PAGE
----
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JAMA Patient Page
January 23, 2008

Pulmonary Hypertension

JAMA. 2008;299(3):372. doi:10.1001/jama.299.3.372

The pulmonary artery is the main vessel that carries blood from the heart to the lungs. For a person at rest, blood pressure in a normal pulmonary artery is about 15 millimeters of mercury (mm Hg). In an individual with pulmonary hypertension, the average pressure in the pulmonary artery can be more than 25 mm Hg. This increase in pulmonary artery pressure occurs when the small arteries of the lungs become abnormally narrow. This condition can eventually lead to heart failure and death. Pulmonary hypertension can be idiopathic (unknown cause), familial (runs in families and is often linked to a genetic cause), or associated with other medical conditions. The January 23, 2008, issue of JAMA includes an article about the increase of pulmonary blood vessel disease in patients with some types of hereditary anemia (low red blood cell counts) and with human immunodeficiency virus (HIV) infection.


  • Connective tissue diseases (autoimmune diseases such as scleroderma, sarcoidosis, or lupus)

  • Congenital heart and lung disease (conditions that develop at or before birth, such as atrial septal defects)

  • Portal hypertension (resulting from liver disease)

  • HIV infection

  • Drugs and toxins (appetite suppressants, cocaine, amphetamines)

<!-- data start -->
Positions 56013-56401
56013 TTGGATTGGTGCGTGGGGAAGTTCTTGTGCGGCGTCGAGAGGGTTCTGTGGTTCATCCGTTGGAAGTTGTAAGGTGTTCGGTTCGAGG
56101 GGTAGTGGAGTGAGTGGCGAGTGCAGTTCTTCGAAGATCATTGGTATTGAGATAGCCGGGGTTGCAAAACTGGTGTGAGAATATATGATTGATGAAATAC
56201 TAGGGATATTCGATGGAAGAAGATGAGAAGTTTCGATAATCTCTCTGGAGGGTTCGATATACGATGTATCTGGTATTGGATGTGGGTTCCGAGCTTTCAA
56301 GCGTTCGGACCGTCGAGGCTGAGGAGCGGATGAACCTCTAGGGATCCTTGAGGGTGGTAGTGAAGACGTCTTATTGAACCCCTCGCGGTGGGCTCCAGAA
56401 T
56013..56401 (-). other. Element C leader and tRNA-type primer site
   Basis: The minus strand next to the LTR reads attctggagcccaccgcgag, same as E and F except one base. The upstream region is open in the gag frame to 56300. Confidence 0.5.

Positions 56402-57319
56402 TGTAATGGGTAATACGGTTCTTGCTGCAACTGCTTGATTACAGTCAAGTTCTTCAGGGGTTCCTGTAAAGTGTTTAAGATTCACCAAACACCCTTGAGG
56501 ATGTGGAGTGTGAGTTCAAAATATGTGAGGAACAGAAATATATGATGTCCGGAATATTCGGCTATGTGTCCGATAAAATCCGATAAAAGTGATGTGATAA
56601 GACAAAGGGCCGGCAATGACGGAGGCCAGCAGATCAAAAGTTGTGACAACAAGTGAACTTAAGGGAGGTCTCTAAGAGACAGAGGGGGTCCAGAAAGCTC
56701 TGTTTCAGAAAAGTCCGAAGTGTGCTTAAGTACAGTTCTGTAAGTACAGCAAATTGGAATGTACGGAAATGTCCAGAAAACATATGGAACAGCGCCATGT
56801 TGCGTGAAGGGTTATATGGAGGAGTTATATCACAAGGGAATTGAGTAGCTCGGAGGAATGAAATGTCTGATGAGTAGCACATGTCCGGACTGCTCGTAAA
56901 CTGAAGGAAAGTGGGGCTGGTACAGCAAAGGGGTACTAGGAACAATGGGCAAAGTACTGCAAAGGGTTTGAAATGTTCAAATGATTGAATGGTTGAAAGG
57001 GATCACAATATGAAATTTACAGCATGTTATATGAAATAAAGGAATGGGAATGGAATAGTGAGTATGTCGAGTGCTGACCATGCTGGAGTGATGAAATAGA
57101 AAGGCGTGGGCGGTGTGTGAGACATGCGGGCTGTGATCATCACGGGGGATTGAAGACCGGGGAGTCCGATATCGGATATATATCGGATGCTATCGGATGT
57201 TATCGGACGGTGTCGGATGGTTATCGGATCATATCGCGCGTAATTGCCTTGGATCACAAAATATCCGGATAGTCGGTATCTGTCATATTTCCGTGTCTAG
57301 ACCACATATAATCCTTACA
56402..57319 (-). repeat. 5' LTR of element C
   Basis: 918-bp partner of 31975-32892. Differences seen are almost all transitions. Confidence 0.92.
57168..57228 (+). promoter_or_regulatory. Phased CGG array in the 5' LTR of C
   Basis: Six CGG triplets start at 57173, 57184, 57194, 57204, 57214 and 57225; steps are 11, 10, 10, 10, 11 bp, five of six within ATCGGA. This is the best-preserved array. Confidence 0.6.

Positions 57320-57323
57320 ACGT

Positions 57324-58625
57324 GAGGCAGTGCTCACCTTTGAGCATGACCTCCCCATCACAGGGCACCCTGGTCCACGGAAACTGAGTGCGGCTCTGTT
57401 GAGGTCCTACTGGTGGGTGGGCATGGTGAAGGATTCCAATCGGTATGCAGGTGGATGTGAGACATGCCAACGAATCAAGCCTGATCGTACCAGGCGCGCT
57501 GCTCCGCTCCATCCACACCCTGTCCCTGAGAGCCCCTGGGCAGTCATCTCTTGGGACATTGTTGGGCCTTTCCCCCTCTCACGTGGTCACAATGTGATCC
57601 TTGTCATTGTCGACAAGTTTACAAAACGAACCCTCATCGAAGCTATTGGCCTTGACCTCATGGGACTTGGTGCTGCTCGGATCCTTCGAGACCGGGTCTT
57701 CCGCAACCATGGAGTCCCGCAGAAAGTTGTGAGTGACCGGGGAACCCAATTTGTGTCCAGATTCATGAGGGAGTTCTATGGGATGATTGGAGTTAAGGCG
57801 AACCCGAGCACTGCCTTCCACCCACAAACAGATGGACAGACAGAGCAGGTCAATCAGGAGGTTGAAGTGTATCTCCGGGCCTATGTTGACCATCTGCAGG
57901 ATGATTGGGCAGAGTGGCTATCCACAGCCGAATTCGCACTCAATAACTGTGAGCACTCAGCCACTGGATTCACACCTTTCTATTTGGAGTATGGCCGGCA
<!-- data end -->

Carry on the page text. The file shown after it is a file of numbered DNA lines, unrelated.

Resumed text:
• Thyroid disorders

  • Myeloproliferative disorders (overproduction of red or white blood cells)

  • Hemoglobinopathies (abnormal oxygen-carrying proteins in red blood cells, such as found in sickle cell anemia)

  • Blood clots in pulmonary arteries


Initial symptoms may be minor and diagnosis may be delayed for several years until symptoms worsen. Typical symptoms may include

  • Shortness of breath following exertion

  • Excessive fatigue

  • Dizziness and fainting

  • Ankle swelling

  • Bluish lips and skin

  • Chest pain


There is not one specific way to diagnose pulmonary hypertension. A doctor usually runs a series of tests to measure blood pressure in the pulmonary arteries, determine how well the heart and lungs are working, and rule out other diseases.



To find this and previous JAMA Patient Pages, go to the Patient Page link on JAMA's Web site at Many are available in English and Spanish. A previous Patient Page on the evaluation of lung function was published in the May 16, 2007, issue.

Sources: American Lung Association; National Heart, Lung, and Blood Institute; Pulmonary Hypertension Association

The JAMA Patient Page is a public service of JAMA. The information and recommendations appearing on this page are appropriate in most instances, but they are not a substitute for medical diagnosis. For specific information concerning your personal medical condition, JAMA suggests that you consult your physician. This page may be photocopied noncommercially by physicians and other health care professionals to share with patients. To purchase bulk reprints, call 203/259-8724.